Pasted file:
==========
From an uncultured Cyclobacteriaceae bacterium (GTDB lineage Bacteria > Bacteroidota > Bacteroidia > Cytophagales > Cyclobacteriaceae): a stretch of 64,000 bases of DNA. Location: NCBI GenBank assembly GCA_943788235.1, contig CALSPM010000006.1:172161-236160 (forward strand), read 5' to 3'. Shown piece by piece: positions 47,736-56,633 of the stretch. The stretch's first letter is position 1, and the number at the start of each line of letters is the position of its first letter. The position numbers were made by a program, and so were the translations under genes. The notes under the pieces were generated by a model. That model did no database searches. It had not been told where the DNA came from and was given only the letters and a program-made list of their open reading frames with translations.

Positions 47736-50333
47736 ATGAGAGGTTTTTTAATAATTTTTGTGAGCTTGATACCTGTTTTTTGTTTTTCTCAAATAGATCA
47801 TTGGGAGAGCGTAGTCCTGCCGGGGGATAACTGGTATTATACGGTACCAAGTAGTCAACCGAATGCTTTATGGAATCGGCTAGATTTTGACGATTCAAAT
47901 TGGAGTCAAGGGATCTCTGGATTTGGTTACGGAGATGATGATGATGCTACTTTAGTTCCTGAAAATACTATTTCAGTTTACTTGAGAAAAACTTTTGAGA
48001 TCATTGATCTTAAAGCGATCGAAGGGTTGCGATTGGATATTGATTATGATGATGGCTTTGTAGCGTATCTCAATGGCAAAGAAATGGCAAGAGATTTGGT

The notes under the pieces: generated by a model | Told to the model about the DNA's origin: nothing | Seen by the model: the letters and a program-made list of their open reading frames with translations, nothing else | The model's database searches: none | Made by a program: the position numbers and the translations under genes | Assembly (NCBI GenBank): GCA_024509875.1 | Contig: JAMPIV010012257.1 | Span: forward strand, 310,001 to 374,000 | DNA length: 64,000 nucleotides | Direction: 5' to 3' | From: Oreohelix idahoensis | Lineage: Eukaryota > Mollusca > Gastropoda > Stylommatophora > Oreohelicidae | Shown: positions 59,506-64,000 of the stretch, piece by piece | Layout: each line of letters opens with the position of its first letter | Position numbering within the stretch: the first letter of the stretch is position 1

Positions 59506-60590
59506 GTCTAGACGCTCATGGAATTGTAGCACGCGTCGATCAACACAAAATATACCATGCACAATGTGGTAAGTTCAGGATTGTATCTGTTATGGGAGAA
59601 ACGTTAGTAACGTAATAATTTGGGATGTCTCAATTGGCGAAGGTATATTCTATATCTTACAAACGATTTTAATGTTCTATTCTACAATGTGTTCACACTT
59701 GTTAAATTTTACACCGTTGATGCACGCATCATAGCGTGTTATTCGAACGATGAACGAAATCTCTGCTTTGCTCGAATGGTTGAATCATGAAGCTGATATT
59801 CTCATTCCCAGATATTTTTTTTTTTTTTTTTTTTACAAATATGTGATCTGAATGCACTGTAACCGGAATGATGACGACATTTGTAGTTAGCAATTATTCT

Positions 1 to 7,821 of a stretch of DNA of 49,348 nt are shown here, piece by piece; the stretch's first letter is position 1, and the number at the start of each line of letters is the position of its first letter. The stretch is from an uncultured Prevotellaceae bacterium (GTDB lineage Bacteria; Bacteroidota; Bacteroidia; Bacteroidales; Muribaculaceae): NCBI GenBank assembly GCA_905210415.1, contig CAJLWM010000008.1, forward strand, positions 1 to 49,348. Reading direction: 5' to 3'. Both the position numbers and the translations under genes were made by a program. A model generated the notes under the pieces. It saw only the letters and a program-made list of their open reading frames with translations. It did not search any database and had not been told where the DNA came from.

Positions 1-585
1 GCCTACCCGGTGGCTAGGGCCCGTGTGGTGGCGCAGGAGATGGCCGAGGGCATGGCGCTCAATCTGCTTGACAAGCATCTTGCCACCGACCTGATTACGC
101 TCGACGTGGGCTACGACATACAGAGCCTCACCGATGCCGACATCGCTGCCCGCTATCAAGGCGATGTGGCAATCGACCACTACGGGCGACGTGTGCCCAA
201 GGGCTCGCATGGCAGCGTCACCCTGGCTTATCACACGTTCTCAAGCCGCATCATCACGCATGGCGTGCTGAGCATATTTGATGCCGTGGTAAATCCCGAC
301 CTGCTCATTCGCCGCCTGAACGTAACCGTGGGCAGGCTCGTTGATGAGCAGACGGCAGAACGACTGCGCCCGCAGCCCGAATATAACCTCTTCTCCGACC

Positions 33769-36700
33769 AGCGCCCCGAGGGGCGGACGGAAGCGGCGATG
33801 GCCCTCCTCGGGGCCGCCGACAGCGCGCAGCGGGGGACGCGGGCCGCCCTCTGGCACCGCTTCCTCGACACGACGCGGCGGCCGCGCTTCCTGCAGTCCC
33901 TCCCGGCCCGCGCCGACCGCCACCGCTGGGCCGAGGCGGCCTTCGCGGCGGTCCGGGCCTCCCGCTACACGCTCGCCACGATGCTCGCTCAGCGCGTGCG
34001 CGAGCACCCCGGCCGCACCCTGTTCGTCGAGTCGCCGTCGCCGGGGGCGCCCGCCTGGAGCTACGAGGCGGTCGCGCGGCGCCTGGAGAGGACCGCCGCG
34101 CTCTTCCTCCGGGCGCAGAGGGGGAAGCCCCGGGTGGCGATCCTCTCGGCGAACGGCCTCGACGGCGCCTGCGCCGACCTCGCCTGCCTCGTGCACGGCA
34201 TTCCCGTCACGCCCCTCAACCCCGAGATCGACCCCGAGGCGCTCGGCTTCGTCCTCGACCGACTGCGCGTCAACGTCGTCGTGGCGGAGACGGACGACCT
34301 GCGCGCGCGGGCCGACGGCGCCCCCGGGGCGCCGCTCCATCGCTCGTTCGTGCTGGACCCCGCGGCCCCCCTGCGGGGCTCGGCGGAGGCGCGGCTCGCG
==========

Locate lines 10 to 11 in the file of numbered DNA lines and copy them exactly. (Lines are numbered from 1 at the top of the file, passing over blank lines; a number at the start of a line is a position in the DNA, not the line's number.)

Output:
59601 ACGTTAGTAACGTAATAATTTGGGATGTCTCAATTGGCGAAGGTATATTCTATATCTTACAAACGATTTTAATGTTCTATTCTACAATGTGTTCACACTT
59701 GTTAAATTTTACACCGTTGATGCACGCATCATAGCGTGTTATTCGAACGATGAACGAAATCTCTGCTTTGCTCGAATGGTTGAATCATGAAGCTGATATT